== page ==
Caltech Gets Reaccreditation for Ten Years Due to Intensive Work in Students’ Inclusion & Equity
United States North America Higher Education News by Erudera News Mar 19, 2021
California Institute of Technology (Caltech) has successfully finished its accreditation process, extending it for another ten years.
According to Provost David A. Tirrell, the few years- accreditation process was conducted with the Western Association of Schools and Colleges (WASC) and University Commission (WSCUC), which required a remarkable collaboration with Institute members, Erudera.com reports.
The Institute compiled its report to WSCUC last year, and the organization spoke with faculty, staff, and students in October. Student life standards were the commission’s priority in this accreditation process.
In addition, the new Thematic Pathway for Reaffirmation (TPR) review by WSCUC urged colleges to choose self-reflection themes.
Lindsey Malcolm-Piqueux, Caltech assistant vice president, said that by picking themes related to changes that Caltech has developed since the last accreditation, the recent process was an opportunity to ensure that Caltech would contribute in a kind of institutional self-study that would inform future decision-making.
Following WSCUC’s request, Caltech chose the Core Curriculum and Academic and Co-Curricular Support Structures as two main themes.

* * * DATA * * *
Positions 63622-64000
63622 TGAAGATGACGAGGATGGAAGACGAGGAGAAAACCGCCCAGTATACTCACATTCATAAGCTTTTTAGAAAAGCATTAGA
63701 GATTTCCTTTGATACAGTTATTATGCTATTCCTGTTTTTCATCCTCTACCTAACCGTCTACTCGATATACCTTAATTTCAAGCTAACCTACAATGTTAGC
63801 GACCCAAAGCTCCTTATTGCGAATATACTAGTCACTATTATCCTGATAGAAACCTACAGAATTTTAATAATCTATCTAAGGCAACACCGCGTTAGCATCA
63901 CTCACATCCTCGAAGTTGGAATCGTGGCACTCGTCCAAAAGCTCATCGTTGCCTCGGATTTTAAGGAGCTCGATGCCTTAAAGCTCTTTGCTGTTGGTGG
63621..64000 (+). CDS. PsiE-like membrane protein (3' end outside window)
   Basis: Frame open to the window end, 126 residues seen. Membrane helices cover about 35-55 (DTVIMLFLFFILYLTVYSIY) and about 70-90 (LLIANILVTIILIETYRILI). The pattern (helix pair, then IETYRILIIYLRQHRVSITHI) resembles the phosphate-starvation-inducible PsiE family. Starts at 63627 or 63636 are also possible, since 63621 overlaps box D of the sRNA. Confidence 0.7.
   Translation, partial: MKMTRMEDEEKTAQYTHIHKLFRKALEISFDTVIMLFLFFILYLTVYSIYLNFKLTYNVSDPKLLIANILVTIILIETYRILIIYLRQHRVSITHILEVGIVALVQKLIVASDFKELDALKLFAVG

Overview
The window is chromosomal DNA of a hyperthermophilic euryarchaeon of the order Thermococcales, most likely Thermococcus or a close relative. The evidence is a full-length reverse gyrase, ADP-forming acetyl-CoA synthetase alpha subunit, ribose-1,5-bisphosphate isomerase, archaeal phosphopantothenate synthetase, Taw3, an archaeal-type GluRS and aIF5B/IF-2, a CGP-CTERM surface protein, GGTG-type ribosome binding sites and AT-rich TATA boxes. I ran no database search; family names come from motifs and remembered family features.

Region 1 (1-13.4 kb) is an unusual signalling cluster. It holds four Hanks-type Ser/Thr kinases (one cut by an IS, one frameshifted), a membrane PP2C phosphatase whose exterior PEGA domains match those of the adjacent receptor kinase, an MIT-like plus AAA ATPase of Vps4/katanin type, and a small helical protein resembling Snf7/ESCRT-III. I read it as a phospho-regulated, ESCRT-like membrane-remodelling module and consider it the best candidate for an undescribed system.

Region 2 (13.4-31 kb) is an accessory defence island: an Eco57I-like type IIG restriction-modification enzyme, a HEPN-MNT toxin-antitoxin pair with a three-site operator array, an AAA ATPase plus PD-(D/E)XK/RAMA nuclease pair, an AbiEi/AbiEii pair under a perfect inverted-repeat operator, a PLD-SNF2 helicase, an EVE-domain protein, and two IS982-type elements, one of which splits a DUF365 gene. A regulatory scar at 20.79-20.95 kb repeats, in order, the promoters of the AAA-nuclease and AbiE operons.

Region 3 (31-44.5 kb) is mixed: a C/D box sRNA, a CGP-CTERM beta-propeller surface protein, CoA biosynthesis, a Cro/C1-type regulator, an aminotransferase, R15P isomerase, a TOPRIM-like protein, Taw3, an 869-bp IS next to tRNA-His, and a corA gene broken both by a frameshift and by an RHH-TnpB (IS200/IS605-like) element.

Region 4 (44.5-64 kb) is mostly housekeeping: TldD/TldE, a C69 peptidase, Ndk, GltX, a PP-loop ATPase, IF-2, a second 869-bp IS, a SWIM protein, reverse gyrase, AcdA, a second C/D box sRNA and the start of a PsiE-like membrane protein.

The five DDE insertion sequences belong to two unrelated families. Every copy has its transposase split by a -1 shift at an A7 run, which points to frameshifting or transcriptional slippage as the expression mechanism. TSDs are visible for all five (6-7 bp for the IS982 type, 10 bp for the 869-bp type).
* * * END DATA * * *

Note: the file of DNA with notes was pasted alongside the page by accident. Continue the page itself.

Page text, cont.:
Caltech’s vice provost, chief diversity officer, Cindy Weinstein, said that the co-curricular support had remained a key focus point since the last accreditation program for the Institute.
“I wanted the community to use the TPR as an opportunity to reflect upon the real changes on campus that have taken place with the greater focus on the student experience, such as the creation of the Center for Teaching, Learning, and Outreach” provost Weinstein explained.
WSCUC congratulated the Institute for its diversity, equity, and inclusion as primary values and a data-driven, evidence-informed culture. The commission also commented on two self-reflective themes by the Institute, saying that both fields need improvement.
In response, Provost Weinstein said that Caltech’s students are excellent at quantitative and critical thinking, but they slightly lack in written and oral communication, which demands their commitment to humanities and social sciences fundamentals.
“We need to close that gap…not to lower the quantitative reasoning but to improve our students’ oral and written communication core competencies,” Provost Weinstein explained.
The commission also pointed out that a focus on diversity and inclusion is needed in Caltech, despite Weinstein’s acknowledging the continuous attempt for a more diverse student body in race, geography, and first-generation students.
Based on the recommendations, Caltech has pledged to measure students’ experience in and out of the classroom; it will commit to further study and create an effort to understand issues (especially student’s self-confidence during the first year).
In response, the Student Affairs team, in participation with Malcolm-Piqueux, has begun a data-driven project to optimize student success. This project’s data will be open to the public.
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